, that actually performs the correlation calculation. The only additional modification is to add the parameters, which will ultimately become stored as protected member data, to the constructor.

Next up is the source file, `correlated_snd.cpp`

:

#ifndef __CORRELATED_SND_CPP #define __CORRELATED_SND_CPP #include "correlated_snd.h" #include <iostream> #include <cmath> CorrelatedSND::CorrelatedSND(const double _rho, const std::vector<double>* _uncorr_draws) : rho(_rho), uncorr_draws(_uncorr_draws) {} CorrelatedSND::~CorrelatedSND() {} // This carries out the actual correlation modification. It is easy to see that if // rho = 0.0, then dist_draws is unmodified, whereas if rho = 1.0, then dist_draws // is simply set equal to uncorr_draws. Thus with 0 < rho < 1 we have a // weighted average of each set. void CorrelatedSND::correlation_calc(std::vector<double>& dist_draws) { for (int i=0; i<dist_draws.size(); i++) { dist_draws[i] = rho * (*uncorr_draws)[i] + dist_draws[i] * sqrt(1-rho*rho); } } void CorrelatedSND::random_draws(const std::vector<double>& uniform_draws, std::vector<double>>& dist_draws) { // The following functionality is lifted directly from // statistics.h, which is fully commented! if (uniform_draws.size() != dist_draws.size()) { std::cout << "Draws vectors are of unequal size in standard normal dist." << std::endl; return; } if (uniform_draws.size() % 2 != 0) { std::cout << "Uniform draw vector size not an even number." << std::endl; return; } for (int i=0; i<uniform_draws.size() / 2; i++) { dist_draws[2*i] = sqrt(-2.0*log(uniform_draws[2*i])) * sin(2*M_PI*uniform_draws[2*i+1]); dist_draws[2*i+1] = sqrt(-2.0*log(uniform_draws[2*i])) * cos(2*M_PI*uniform_draws[2*i+1]); } // Modify the random draws via the correlation calculation correlation_calc(dist_draws); return; } #endif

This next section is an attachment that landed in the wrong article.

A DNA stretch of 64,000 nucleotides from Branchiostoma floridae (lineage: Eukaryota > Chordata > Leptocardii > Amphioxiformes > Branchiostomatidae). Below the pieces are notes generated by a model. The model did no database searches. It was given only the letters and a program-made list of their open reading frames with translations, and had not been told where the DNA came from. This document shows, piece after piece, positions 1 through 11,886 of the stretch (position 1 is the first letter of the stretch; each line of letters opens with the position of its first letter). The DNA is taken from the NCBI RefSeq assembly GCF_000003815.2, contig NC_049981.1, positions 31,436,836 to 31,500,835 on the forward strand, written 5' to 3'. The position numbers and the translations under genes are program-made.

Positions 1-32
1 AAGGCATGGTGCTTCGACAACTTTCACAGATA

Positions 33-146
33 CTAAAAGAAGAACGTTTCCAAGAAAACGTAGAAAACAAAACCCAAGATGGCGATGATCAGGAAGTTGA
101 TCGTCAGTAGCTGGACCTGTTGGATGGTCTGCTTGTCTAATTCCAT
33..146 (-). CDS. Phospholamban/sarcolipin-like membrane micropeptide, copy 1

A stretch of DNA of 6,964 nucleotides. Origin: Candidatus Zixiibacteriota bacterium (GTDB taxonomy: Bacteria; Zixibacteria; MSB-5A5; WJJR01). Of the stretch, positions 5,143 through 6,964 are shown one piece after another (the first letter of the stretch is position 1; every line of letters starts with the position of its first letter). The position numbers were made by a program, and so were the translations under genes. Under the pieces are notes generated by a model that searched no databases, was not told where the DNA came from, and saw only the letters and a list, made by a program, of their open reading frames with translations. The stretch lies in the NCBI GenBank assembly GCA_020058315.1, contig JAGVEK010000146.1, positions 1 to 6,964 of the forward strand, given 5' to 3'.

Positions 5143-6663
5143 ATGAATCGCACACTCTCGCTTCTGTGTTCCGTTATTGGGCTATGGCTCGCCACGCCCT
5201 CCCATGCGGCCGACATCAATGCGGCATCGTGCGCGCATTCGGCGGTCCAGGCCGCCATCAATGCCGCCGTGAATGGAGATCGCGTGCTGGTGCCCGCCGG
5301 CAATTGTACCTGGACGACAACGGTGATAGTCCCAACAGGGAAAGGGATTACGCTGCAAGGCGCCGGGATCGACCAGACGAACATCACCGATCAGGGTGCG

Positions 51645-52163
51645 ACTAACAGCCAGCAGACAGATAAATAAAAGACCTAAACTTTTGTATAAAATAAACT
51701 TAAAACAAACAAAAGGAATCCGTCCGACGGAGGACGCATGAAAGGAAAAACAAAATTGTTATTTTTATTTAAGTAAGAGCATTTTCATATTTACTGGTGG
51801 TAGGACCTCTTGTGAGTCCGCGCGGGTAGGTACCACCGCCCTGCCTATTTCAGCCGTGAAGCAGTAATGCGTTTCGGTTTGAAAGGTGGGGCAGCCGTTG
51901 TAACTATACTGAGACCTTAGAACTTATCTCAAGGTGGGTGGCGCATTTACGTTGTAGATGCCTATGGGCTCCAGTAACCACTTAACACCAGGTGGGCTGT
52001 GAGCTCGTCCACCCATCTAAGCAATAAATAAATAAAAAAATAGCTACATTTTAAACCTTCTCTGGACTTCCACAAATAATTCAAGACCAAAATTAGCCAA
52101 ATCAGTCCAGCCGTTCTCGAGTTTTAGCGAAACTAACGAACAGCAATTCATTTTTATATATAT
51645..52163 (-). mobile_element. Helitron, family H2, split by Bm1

The work is carried out in `correlation_calc`